Silent night, holy night,
Shepherds quake at the sight;
Glories stream from heaven afar,
Heavenly hosts sing Alleluia!
Christ the Savior is born,
Christ the Savior is born!

Silent night, holy night,
Son of God, love’s pure light;
Radiant beams from Thy holy face
With the dawn of redeeming grace,
Jesus, Lord, at Thy birth,
Jesus, Lord, at Thy birth.

Silent night, holy night
Wondrous star, lend thy light;
With the angels let us sing,
Alleluia to our King;
Christ the Savior is born,
Christ the Savior is born!

Words by Josef Mohr, ca 1817
Music by Franz Gruber, 1820

 


Therefore the Lord himself will give you a sign: The virgin will conceive and give birth to a son, and will call him Immanuel.
Isaiah 7:14

In peace I will lie down and sleep, for you alone, LORD, make me dwell in safety.
Psalm 4:8

This is the message we have heard from him and declare to you: God is light; in him there is no darkness at all.
1 John 1:5

In him we have redemption through his blood, the forgiveness of sins, in accordance with the riches of God’s grace.
Ephesians 1:7

Mary was greatly troubled at his words and wondered what kind of greeting this might be. But the angel said to her, “Do not be afraid, Mary; you have found favor with God. You will conceive and give birth to a son, and you are to call him Jesus. He will be great and will be called the Son of the Most High. The Lord God will give him the throne of his father David, and he will reign over Jacob’s descendants forever; his kingdom will never end.”
Luke 1:29 – 33


 

I don’t know if your cupboard is like ours, but the dishes we have are used regularly. Some of the dishes may have a few chips, but you know that comes from regular us. Now we do have some special dishes. You know what I am talking about, the “fine china.” Those dishes that only come out for extremely special occasions, whatever those may be. This is not really that unusual. Whether it is dishes, clothes, or anything people often have the everyday items and then those that are set apart for something special. This is the definition of the New Testament Greek word “hagios” which we translate in English as holy.

Now while this word has become a commonly used word in the everyday language, it true meaning is often missed. But in the case of the Christmas hymn, “Silent Night, Holy Night” its true meaning shines through. Holy – To be set apart by or for God.

Josef Mohr begins by setting the tone of a quite and peaceful evening with the words “Silent night, holy night, All is calm, all is bright.” With this as the background he begins to paint for us a picture. He writes, “Round yon virgin mother and Child. Holy Infant, so tender and mild.” A reminder that Jesus was the fulfillment of a prophecy given by Isaiah in Chapter 7, verse 14 where he writes, “Therefore the Lord himself will give you a sign: The virgin will conceive and give birth to a son, and will call him Immanuel.”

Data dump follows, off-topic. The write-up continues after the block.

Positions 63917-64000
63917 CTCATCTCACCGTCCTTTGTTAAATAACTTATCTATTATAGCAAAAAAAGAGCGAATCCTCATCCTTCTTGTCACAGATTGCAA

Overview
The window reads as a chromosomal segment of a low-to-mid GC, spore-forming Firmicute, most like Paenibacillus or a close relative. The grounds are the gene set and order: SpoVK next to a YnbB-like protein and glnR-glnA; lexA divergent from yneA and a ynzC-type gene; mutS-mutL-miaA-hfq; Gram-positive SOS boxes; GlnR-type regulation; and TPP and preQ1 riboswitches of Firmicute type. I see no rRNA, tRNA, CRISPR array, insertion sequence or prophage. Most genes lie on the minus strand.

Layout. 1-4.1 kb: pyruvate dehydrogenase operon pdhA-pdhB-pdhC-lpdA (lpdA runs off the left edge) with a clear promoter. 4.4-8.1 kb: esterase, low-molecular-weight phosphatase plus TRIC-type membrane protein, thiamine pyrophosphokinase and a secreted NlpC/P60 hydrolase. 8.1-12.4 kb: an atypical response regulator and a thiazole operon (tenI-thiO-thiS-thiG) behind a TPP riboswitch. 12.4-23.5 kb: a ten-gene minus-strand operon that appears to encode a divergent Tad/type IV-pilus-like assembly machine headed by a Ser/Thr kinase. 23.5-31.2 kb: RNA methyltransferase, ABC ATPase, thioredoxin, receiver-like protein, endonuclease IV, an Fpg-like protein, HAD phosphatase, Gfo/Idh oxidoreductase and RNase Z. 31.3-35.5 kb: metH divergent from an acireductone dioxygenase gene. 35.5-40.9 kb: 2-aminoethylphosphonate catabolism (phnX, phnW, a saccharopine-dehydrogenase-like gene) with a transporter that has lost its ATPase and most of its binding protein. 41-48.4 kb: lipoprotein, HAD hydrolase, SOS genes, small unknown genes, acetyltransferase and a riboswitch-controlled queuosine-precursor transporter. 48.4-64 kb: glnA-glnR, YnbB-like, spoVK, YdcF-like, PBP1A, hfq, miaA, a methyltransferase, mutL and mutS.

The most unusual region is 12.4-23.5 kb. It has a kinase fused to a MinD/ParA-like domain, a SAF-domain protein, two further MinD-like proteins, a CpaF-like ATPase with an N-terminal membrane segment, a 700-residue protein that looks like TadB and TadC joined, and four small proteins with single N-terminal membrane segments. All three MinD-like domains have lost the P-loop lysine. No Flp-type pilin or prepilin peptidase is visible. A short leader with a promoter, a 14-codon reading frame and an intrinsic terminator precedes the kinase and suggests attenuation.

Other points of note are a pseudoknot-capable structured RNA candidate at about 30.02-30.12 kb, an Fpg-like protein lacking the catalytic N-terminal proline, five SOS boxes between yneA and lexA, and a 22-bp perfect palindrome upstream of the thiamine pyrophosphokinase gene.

The first verse ends with the words, “sleep in heavenly peace.” Now while this at first glance may seem to be a reference to the Christ child sleeping. However, when we look closer it in light of Psalm 4:8 which reads, “In peace I will lie down and sleep, for you alone, LORD, make me dwell in safety.” it seems rather to refer to the city and the peace that has descended on upon the world with Christ presence.

The hymn continues by recounting the events of Luke 2:8 – 14 which reads, “And there were shepherds living out in the fields nearby, keeping watch over their flocks at night. An angel of the Lord appeared to them, and the glory of the Lord shone around them, and they were terrified. But the angel said to them, ‘Do not be afraid. I bring you good news that will cause great joy for all the people. Today in the town of David a Savior has been born to you; he is the Messiah, the Lord. This will be a sign to you: You will find a baby wrapped in cloths and lying in a manger.’ Suddenly a great company of the heavenly host appeared with the angel, praising God and saying, ‘Glory to God in the highest heaven, and on earth peace to those on whom his favor rests.’”

He is the Messiah, the Lord. It is this theme that Mohr continues with when he writes, “Son of God, love’s pure light.” He is the Messiah, the Lord and He is the light and “in him there is no darkness at all.” (1 John 1:5)

The light shines forth and Mohr uses the imagery to transition to a new idea. For the lawn comes with the dawn, and he writes, “Radiant beams from Thy holy face, With the dawn of redeeming grace.” Jesus came to extend the grace of God to all people. This is why Ephesians 1:7 says, “In him we have redemption through his blood, the forgiveness of sins, in accordance with the riches of God’s grace.” This is why Jesus came, and his birth is but the beginning, the “dawn of redeeming grace.” From the moment he was born, he was there for this purpose. From the moment he was born he was the Son of God (Luke 1:32) So the Mohr wrote, “Jesus, Lord, at Thy birth,”

This night was indeed set apart for special time in all history. It was truly a Holy night, for on this night God came to earth to redeem the world. For this reason, those who come to know the peace that can be found in Jesus alone join together with the proclamation, “Christ the Savior is born!”

 

 

Read more about “Silent Night.”

Come And Worship

Angels from the realms of glory,
Wing your flight o’er all the earth;
Ye who sang creation’s story
Now proclaim Messiah’s birth.
Come and worship, come and worship,
Worship Christ, the newborn King.